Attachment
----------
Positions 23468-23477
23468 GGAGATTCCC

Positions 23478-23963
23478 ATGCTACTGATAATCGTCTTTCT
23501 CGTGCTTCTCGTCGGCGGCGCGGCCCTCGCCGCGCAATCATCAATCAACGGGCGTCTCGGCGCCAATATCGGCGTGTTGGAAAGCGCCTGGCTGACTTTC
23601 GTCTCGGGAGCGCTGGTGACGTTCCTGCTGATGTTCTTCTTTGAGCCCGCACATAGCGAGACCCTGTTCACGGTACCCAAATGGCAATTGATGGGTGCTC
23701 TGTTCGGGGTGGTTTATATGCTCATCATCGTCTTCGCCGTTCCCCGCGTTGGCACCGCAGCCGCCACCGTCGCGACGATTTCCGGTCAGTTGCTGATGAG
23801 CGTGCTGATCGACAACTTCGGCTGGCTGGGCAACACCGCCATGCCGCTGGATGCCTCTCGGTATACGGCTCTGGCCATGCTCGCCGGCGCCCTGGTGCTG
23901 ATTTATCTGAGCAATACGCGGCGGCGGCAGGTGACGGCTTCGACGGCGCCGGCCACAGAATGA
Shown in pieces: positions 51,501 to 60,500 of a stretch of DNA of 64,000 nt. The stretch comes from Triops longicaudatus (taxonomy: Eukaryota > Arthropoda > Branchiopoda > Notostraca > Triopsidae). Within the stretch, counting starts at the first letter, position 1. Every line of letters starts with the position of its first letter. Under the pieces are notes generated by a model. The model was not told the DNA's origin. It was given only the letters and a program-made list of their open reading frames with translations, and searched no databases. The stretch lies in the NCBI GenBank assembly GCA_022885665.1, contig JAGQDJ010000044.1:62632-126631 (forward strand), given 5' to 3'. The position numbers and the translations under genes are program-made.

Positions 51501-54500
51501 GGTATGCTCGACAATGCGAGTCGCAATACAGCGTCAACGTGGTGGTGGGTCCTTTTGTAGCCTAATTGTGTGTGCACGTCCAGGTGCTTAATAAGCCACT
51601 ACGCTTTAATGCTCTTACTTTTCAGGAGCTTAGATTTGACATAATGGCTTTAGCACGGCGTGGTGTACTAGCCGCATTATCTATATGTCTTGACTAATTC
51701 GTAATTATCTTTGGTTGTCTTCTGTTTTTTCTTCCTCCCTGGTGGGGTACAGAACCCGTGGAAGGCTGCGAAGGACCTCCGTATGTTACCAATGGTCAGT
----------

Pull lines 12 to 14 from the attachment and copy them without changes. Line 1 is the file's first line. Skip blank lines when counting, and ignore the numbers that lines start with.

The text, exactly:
51501 GGTATGCTCGACAATGCGAGTCGCAATACAGCGTCAACGTGGTGGTGGGTCCTTTTGTAGCCTAATTGTGTGTGCACGTCCAGGTGCTTAATAAGCCACT
51601 ACGCTTTAATGCTCTTACTTTTCAGGAGCTTAGATTTGACATAATGGCTTTAGCACGGCGTGGTGTACTAGCCGCATTATCTATATGTCTTGACTAATTC
51701 GTAATTATCTTTGGTTGTCTTCTGTTTTTTCTTCCTCCCTGGTGGGGTACAGAACCCGTGGAAGGCTGCGAAGGACCTCCGTATGTTACCAATGGTCAGT